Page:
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Hibachi Fried Rice vs. Chinese Fried Rice

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We've been on a mission in my kitchen to replicate the taste of the fried rice you get when at a decent hibachi restaurant. In my travels, I have managed to replicate Chinese style fried rices, but I can never seen to nail the special flavor that Hibachi chefs manage to create at their restaurants. Whenever I have asked about their special ingredients, the answer I have received is "salt" -- clearly not the secret.

Yesterday, I found a receipe that included Hon Dashi (Bonito flavored broth). Could this be the secret ingredient that separates the Japanese style from the Chinese style? All of my web searches seem to return very similar ingredients, and nothing to distinguish the two -- until this recipe.

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  1. You talking about fried rice like at Benihana's?
    If so, the only difference I see between that and Chinese fried rice is that Benihana's uses a lot of butter and not oil in the preparation of their fried rice.

    4 Replies
    1. re: monku

      Yes, I have noticed that. The Chinese fried rice I see recipes for seems also to sometimes either have BBQ pork, which has a touch of five spice powder in the marinade in many places, or even a touch of five spice powder in the fried rice itself if using shrimp or chicken.

      The butter though, still doesn't nail it.

      All of the "Benihana" recipes use butter and soy sauce, no other seasonings except salt.

      1. re: RGC1982

        The only other two variables I see is the Benihana recipe uses white onions and green onions and maybe the type of rice (Japanese short grain) they use.

        When I make Chinese fried rice its usually with cooked day old long grain rice (fries up better and grains don't stick together), add oyster sauce for color and flavor and a small amount of low sodium soy sauce.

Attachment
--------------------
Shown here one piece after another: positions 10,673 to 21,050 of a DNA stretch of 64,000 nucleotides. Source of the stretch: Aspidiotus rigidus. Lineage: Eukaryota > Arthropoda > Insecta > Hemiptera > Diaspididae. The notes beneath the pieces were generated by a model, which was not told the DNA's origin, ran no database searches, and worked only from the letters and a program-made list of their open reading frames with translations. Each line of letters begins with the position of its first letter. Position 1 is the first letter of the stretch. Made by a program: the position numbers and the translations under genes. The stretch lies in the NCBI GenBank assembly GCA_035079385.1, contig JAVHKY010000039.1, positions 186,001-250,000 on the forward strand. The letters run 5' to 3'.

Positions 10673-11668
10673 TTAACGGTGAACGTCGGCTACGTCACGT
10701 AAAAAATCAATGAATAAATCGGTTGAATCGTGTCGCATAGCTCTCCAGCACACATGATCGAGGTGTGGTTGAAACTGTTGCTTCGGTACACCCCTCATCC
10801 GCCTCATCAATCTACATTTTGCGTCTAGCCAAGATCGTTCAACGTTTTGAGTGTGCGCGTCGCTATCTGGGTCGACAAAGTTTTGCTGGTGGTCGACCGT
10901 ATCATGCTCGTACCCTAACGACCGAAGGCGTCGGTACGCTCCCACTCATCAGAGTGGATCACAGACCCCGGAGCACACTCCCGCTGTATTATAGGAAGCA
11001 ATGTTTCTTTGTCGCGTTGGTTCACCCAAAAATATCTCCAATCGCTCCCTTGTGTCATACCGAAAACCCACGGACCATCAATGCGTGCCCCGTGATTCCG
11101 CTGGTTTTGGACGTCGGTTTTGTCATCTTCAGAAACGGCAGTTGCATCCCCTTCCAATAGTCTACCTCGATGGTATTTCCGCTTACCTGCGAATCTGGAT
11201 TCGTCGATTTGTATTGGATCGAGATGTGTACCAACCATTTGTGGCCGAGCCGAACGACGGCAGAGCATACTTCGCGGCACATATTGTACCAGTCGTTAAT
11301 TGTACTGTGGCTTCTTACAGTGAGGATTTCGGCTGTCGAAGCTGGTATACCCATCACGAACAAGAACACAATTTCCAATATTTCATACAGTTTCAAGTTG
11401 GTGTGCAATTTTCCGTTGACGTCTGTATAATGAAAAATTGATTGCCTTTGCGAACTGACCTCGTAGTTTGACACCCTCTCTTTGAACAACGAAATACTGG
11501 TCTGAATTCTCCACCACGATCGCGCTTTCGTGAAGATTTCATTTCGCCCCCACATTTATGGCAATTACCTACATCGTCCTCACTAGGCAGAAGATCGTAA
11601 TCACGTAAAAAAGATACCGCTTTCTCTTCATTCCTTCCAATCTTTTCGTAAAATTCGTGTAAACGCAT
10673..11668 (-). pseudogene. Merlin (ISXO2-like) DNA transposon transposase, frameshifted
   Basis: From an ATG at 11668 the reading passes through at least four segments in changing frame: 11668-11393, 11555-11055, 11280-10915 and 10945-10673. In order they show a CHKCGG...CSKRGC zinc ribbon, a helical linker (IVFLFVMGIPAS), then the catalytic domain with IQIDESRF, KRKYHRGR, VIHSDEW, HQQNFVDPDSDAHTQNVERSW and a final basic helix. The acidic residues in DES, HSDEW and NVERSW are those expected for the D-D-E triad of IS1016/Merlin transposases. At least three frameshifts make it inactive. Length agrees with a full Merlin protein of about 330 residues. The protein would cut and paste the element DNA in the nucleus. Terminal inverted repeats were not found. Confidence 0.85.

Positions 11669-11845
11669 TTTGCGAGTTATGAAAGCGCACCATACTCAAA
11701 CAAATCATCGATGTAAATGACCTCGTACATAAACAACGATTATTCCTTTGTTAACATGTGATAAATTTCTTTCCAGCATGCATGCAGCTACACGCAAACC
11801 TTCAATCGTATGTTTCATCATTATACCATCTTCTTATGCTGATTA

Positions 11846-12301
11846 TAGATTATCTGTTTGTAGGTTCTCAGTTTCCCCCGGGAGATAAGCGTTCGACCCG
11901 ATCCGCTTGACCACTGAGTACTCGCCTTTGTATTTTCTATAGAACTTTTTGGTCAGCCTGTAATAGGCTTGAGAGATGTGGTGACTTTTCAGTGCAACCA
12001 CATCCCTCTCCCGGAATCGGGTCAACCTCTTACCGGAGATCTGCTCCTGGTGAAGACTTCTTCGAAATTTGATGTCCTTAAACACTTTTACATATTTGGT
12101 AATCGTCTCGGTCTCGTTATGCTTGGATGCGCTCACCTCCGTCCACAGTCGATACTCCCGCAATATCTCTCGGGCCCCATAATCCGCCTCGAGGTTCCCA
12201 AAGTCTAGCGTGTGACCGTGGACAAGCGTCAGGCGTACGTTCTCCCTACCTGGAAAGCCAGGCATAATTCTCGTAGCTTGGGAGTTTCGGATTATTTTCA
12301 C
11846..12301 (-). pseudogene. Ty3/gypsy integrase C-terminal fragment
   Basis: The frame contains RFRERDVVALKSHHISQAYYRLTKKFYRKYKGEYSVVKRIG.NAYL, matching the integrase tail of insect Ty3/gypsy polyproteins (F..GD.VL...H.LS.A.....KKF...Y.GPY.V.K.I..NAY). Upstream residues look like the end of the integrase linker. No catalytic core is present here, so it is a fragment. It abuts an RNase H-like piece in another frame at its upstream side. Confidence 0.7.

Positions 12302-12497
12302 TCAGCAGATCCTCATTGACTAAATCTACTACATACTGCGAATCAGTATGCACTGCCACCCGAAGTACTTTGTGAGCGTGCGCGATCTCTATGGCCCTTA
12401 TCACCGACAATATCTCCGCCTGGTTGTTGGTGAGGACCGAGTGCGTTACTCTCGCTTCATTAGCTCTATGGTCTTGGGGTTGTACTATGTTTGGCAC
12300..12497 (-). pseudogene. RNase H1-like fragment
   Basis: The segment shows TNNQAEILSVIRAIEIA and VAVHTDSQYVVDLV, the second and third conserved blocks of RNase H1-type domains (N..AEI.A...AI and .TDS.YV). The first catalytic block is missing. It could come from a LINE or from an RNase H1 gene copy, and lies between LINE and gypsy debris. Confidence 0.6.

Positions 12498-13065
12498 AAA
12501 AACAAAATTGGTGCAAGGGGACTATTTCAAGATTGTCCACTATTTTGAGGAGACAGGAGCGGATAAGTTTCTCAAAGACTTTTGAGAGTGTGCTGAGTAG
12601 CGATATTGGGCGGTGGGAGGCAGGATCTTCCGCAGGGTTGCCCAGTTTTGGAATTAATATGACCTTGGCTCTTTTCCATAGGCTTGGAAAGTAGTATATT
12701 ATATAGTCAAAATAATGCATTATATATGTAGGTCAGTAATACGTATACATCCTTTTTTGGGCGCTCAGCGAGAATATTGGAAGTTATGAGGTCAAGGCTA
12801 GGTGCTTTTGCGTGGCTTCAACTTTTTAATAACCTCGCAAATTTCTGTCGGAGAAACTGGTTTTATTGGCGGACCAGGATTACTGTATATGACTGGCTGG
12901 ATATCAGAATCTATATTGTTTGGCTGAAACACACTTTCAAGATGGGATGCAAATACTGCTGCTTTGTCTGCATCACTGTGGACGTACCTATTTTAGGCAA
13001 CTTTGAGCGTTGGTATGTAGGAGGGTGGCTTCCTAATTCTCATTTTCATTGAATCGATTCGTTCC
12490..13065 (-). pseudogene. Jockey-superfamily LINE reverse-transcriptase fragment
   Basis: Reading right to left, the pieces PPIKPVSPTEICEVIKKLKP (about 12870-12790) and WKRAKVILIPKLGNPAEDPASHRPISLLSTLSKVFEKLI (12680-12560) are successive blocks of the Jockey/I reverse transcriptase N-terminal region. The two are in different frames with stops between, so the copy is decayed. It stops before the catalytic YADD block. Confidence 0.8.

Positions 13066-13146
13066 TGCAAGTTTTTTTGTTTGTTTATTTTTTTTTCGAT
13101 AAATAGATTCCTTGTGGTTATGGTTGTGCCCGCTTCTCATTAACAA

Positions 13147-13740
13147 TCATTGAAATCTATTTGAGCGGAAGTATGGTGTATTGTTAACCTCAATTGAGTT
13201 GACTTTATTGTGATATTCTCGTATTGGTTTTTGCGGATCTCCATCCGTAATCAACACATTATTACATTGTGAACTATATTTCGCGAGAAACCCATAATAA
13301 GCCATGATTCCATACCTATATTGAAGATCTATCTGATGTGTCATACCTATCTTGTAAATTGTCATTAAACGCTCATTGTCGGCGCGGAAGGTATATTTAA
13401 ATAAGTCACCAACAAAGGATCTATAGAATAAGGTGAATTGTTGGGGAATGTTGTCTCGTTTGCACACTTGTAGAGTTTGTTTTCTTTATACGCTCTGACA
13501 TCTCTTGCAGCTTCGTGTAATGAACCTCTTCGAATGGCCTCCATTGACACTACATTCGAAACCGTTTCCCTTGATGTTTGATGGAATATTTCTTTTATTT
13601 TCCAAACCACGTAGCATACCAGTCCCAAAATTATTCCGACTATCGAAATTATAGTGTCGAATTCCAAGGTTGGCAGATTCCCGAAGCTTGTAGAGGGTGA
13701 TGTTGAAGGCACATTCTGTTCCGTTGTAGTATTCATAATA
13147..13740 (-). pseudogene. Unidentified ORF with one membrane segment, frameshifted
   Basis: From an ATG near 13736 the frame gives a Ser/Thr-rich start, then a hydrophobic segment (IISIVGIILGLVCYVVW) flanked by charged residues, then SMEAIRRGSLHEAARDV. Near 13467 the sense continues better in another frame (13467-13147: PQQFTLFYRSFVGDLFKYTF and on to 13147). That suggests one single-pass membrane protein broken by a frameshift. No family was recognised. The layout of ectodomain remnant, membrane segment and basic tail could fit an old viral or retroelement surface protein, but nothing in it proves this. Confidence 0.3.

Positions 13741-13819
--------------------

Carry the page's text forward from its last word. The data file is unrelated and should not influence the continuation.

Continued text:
There are many variations and recipes on fried rice there is no one right or wrong way to make it, but I understand you're looking for that missing link.

        Maybe its "wok hay", that taste you get from the very high heat of the wok.

      2. re: monku

        I've been looking at a lot of hibachi rice recipces on the web, specifically regarding Benihanas. No one mentions that it's not just butter that they use but garlic butter. I remember asking the chef about it. I think that is what makes the rice so special. I'm going to try it tonigh

        1. re: fotojane

          We made it tonight with the garlic butter and it was fabulous. The other ingredient that I found missing from some recipes is toasted sesame seeds. It is also a must have. We went with only the onions, no green onions. Our 13 year old love it so we must be doing something right!

      3. If you're talking about the fried rice that Benihana serves up, then my guess is that the "special ingredient" is the leftover char and bits of grime and grease that's on the table top from the cooking of beef and chicken.

        1. Isn't a hibatchi actually a type of BBQ?

          6 Replies
          1. re: salsailsa

            Yes, actually the correct name is Teppanyaki, but most restaurants call it hibachi.

            You may be right about the rice -- I have been using Jasmine. Perhaps butter and some CalRose may be a better choice. I already cook with white and green onions. It's worth a try.

            1. re: RGC1982

              Perhaps the rice was cooked in a flavored broth?

              1. re: dfrostnh

                I am thinking also that this may be the case, and the reason I found a recipe that used dehydrated bonito flakes. That would certainly affect the flavor.

                1. re: RGC1982

                  I assumed you were using Cal Rose type rice and not jasmine. That's probably it.

                  I don't think there's any bonito broth. When I've watched them make it at places and the only added seasoning is soy sauce and salt & pepper.
                  I don't taste Hon dashi.

                  1. re: monku

                    I am trying to make this aswell... I believe it is sesame oil instead of (olive or extra olive) and add a shake of sesame seeds aswell... I haven't tried yet but I know for a fact the local Jap steak house uses seeds and I am assuming the oil is sesame aswell ... good luck and let me know.

                    1. re: ZXRBQ1

                      NEVER, EVER TRY COOKING WITH SESAME OIL. It is a seasoning added at end of cooking. Its smoking point is too low to use for cooking.

          2. I cannot imagine going to bennyhaha and ordering fried rice...but who can say? For my fried rice, I cook the rice in chicken broth with butter, refrigerate overnight. Use VERY hot wok (I have a Wolf range), do not use oil, but small amount of chicken fat. Use Japanese rice (CalRose OK). At end of cooking, add bit of thai fish sauce (no salt). Let rice "char" in the wok,,,taste slightly burned. OK if a few grains are crisp (like soccarat). I pre-cook my meat or fish and toss in last.